The 62-Mile High Club - Herpes From Outer Space

By Josh Bloom — Mar 19, 2019
Everyone knows by now that astronauts get more herpes outbreaks. Big deal. But did you ever consider what a game-changer this could be for those who might accidentally pick up a little contagion while seeking pleasure outside the marriage? No more "I got it from the toilet seat." Now you have a better excuse. Will you join this club, 62 miles up?
Hey Mr. Spaceman! Photo: A New Domain


Those of you who have been "heading for the cheatin' side of town" (1) might have a new excuse, albeit a lame one, to keep yourself from being hauled into divorce court - Virgin Galactic, Richard Branson's Space Tourism Company. That is if the space tourism company ever gets a ship off the ground without having it blow up or crash.



Photo: Virgin Atlantic

It's all over the news - astronauts suffer more herpes outbreaks than those of us who are earthbound. But only ACSH will tell you how to use this information to your advantage and throw in a herpes lesson that you probably don't want to learn. And it's for guys only because we are pigs (2).

Let's say you bought a ticket on the "pleasure express" to Ashley Madison Avenue, did your thing and picked up the herp. What do you do?

  1. Self-denial (#1) - "Maybe it's just poison ivy."
  2. Self-denial (#2) - "That's impossible. I was wearing a condom." (3)
  3. Begging - This may actually work. Women are more likely to forgive infidelity than men.
  4. Fly to space and either: a) Stay there - it's cheaper than what her lawyer has in mind, or b) come back and claim that it was the trip that was the cause of your dermal disturbance, not the hanky panky. More on this later.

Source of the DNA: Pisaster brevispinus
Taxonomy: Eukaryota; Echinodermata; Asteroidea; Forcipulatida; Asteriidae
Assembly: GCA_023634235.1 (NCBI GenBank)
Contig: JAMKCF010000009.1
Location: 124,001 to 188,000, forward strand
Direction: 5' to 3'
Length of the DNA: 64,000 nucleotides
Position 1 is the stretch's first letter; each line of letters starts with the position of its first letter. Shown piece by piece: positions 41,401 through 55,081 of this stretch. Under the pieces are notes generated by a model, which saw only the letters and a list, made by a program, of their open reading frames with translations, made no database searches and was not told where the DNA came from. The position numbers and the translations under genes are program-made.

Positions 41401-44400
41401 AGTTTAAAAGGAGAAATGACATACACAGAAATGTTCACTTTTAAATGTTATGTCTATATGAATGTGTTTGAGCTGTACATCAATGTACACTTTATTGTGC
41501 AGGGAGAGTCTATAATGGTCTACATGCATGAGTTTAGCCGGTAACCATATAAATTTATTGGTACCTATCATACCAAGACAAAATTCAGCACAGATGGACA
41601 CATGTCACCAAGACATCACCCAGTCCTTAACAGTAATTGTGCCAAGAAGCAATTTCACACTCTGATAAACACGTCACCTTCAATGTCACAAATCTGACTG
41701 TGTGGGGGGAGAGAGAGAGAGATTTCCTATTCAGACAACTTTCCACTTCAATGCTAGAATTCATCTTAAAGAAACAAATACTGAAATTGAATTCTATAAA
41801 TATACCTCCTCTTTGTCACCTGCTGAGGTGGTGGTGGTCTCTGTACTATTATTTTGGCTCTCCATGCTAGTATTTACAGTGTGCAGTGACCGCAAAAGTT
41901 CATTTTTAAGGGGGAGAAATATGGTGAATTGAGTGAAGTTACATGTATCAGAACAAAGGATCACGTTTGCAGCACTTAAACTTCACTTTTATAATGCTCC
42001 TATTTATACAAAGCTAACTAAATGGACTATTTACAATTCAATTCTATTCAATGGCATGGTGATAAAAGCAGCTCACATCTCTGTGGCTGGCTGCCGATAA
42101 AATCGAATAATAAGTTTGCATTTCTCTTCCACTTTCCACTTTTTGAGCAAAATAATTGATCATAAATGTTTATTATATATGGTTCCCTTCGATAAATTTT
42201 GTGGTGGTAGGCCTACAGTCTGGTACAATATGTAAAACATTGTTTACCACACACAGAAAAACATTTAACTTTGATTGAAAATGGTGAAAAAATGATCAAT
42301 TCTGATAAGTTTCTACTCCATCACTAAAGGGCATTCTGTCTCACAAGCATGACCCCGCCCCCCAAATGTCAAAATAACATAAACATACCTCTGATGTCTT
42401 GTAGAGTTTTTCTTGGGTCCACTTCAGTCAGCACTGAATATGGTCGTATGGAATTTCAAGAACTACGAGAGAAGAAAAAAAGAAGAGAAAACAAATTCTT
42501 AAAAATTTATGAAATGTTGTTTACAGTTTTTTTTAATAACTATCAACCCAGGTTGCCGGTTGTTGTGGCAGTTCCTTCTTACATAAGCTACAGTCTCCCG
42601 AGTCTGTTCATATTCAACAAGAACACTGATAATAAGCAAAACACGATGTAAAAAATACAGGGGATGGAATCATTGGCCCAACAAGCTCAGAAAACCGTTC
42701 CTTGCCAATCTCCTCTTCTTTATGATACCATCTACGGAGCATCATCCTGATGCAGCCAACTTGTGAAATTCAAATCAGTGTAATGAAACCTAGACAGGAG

Number 4 is pretty stupid but has a grain of truth. And it provides the opportunity for me to sneak in some actual virology into what would otherwise be a complete waste of your time. It makes sense that astronauts are more inclined to suffer outbreaks than the rest of us. Seriously.

Herpes lesson - You know you need it.

One of the charming properties of the herpes family of viruses is that once they're moved in they don't move out. This is because they have "hiding places," (reservoirs) where they hang out in a dormant state until something wakes them up. Here are a few members of the family:

  1. HSV-1 (herpes simplex virus type 1, cold sores, "oral herpes") - HSV-1 infection is very common. About 65% of Americans have antibodies to the virus, meaning that they were exposed, but did not necessarily get a sore. You can catch HSV-1 from kissing your grandmother (or someone else's grandmother), even if not eruption (sore) is present. (If a sore is present the chances of catching it go way up). HSV-1 eruptions are more often found on the face, especially the lips. Once the sore has healed the virus retreats to the root of facial nerves, commonly the trigeminal nerve, where it can remain dormant for years. 

Unpleasant fact time

Just because HSV-1 is called the cold sore virus, don't count on it. HSV-1 is quite happy in the genital area. In fact, in certain populations of young women, HSV-1 is now the primary cause of genital herpes.